- The "ongoing drama" between Schnatter and current management was "destroying shareholder value," BTIG analyst Peter Saleh said.
- Papa John's lowered its outlook for same-store sales, expecting sales at stores open for at least a year to fall between 7 percent and 10 percent this year.
- Since hitting an all-time high of $90.49 per share in December 2016, Papa John's stock has lost more than half its value on disappointing same-store sales growth.
Shares of Papa John's remained choppy in morning trading Wednesday just a day after the pizza chain released second-quarter earnings that missed nearly every key estimate tracked by Wall Street and said pizza sales would be significantly worse than previously forecast.
On Tuesday's earnings call, "management admitted that 'recent weeks have been challenging' — our candidate for the restaurant industry's understatement of the year," Mark Kalinowski, CEO of Kalinowski Equity Research, wrote in a note to investors Tuesday.
Same-store sales between July 2 and July 29 were down about 10.5 percent, which current CEO Steve Ritchie blamed on founder John Schnatter's most recent media blunder and was exacerbated by the ensuing boardroom drama that looks to continue well into August and beyond.
Papa John's lowered its outlook for same-store sales, expecting sales at stores open for at least a year to decline by 7 to 10 percent this year. This new forecast implies that same-store sales in the second half of the year will drop between 8.5 percent and 14.5 percent, according to BTIG analyst Peter Saleh.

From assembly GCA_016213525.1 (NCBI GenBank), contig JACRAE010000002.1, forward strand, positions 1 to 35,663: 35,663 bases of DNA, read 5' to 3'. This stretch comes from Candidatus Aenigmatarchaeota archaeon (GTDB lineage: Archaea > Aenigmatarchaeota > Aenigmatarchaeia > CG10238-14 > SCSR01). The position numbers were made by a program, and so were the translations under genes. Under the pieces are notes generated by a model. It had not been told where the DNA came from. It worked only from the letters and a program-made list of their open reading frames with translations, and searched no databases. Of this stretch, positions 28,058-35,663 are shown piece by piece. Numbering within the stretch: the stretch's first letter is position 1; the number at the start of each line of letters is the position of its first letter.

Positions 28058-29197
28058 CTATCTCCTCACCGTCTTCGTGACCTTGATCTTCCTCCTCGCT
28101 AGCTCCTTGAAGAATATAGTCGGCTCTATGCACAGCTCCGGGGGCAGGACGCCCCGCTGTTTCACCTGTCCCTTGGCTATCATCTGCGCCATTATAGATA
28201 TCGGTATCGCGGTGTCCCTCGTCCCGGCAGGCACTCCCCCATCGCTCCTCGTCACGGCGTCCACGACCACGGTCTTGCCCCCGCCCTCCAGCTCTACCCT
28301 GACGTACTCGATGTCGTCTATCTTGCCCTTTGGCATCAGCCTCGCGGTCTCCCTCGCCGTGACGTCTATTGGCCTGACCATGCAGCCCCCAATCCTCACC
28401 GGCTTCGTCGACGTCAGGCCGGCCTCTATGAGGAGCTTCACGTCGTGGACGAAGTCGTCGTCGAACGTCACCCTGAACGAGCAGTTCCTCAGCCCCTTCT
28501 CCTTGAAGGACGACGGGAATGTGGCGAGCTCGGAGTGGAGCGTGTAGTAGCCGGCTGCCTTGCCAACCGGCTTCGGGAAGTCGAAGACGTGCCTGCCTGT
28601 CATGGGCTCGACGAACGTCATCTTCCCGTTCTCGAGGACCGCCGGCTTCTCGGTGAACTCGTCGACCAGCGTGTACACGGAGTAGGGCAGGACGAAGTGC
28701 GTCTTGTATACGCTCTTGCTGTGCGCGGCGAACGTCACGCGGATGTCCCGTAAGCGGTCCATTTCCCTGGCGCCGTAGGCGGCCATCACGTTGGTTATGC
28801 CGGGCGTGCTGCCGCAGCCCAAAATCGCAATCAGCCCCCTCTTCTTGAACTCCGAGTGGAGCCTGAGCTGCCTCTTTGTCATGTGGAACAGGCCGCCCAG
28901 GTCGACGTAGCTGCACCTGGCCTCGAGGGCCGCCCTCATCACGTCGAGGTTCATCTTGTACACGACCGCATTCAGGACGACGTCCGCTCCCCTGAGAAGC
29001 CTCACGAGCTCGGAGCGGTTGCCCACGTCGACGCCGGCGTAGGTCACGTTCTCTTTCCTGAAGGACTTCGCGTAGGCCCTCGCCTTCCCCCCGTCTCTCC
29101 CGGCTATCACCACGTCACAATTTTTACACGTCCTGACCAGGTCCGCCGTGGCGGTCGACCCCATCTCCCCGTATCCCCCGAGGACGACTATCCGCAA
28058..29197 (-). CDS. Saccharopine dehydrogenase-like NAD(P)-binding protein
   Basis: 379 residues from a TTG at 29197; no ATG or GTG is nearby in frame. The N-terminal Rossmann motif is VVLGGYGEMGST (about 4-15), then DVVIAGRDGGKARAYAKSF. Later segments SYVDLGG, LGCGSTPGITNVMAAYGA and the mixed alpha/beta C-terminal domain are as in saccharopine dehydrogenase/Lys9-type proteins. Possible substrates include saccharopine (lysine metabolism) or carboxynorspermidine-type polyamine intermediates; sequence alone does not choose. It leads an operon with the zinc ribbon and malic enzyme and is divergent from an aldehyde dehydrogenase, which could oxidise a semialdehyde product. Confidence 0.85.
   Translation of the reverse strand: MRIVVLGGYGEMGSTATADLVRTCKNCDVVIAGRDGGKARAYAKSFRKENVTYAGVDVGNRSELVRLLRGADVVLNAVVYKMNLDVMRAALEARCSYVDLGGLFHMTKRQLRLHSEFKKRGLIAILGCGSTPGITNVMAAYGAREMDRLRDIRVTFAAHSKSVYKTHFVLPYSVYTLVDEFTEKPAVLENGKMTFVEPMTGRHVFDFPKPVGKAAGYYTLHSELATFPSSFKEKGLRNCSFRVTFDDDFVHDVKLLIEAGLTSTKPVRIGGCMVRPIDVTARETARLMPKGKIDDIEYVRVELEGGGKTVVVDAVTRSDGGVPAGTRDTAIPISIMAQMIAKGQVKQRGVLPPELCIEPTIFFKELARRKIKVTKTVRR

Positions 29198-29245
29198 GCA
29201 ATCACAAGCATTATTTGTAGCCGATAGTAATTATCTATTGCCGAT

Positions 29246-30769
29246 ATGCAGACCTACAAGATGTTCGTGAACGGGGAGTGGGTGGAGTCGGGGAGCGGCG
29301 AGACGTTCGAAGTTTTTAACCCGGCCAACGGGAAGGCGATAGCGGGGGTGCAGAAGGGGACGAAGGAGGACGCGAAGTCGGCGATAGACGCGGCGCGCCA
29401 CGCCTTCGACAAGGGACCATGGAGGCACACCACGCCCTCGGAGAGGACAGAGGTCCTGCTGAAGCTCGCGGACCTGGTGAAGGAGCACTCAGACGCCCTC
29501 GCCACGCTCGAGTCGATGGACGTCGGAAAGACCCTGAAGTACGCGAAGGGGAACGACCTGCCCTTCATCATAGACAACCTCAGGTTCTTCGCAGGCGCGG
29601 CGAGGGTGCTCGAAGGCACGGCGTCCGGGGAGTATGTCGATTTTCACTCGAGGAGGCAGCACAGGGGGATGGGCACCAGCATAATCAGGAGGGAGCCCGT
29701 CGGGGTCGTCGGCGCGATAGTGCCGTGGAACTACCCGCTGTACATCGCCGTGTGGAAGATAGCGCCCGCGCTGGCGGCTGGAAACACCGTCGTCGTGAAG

One franchisee, who asked not to be named, told CNBC last month that sales at his shops have fallen by between 5 and 20 percent, depending on the location, since the founder's public misstep.
The company's stock was down more than 6 percent in early morning trading. Since hitting an all-time high of $90.49 per share in December 2016, Papa John's stock has lost more than half its value on disappointing same-store sales growth that executives blamed on everything from increased competition from other pizza chains to the National Football League's handling of player protests during performances of the national anthem last fall.
"We continue to see an uncertain path to recovery and believe a sale of the company is unlikely, as founder John Schnatter continues to advocate for more control, not less," Saleh wrote in a research note Wednesday.
He added that the "ongoing drama" between Schnatter and current management was "destroying shareholder value."
The feud has been brewing since November when Schnatter criticized the NFL, which Papa John's sponsored, for mishandling player protests during the national anthem. Those comments ultimately led to Schnatter stepping down as CEO in December.
He remained chairman of the board until July, when Forbes reported that Schnatter used the N-word on a May conference call. Since then, the board of directors has stripped Schnatter's image off the company's marketing materials and barred him from using his office at the company's Louisville, Kentucky, headquarters.
Schnatter countered with a lawsuit, accusing the board of acting negligently and staging a possible coup to get rid of him.
And the quarrel continued this week.
Current CEO Steve Ritchie on Tuesday blamed weak sales on Schnatter's highly publicized media gaffes, while Schnatter shifted the responsibility back to his former protegé Ritchie.
"In our view a complete separation of Mr. Schnatter from the Papa John's business is the right thing to do," Kalinowski said. "However, Mr. Schnatter continues to dig in his heels and — as an approximate 30 percent shareholder and board member — has very different ideas on what's best for the business."
In late July, the board took an additional step of enacting a shareholder rights plan, or a "poison pill," to prevent Schnatter from acquiring a controlling stake in the company.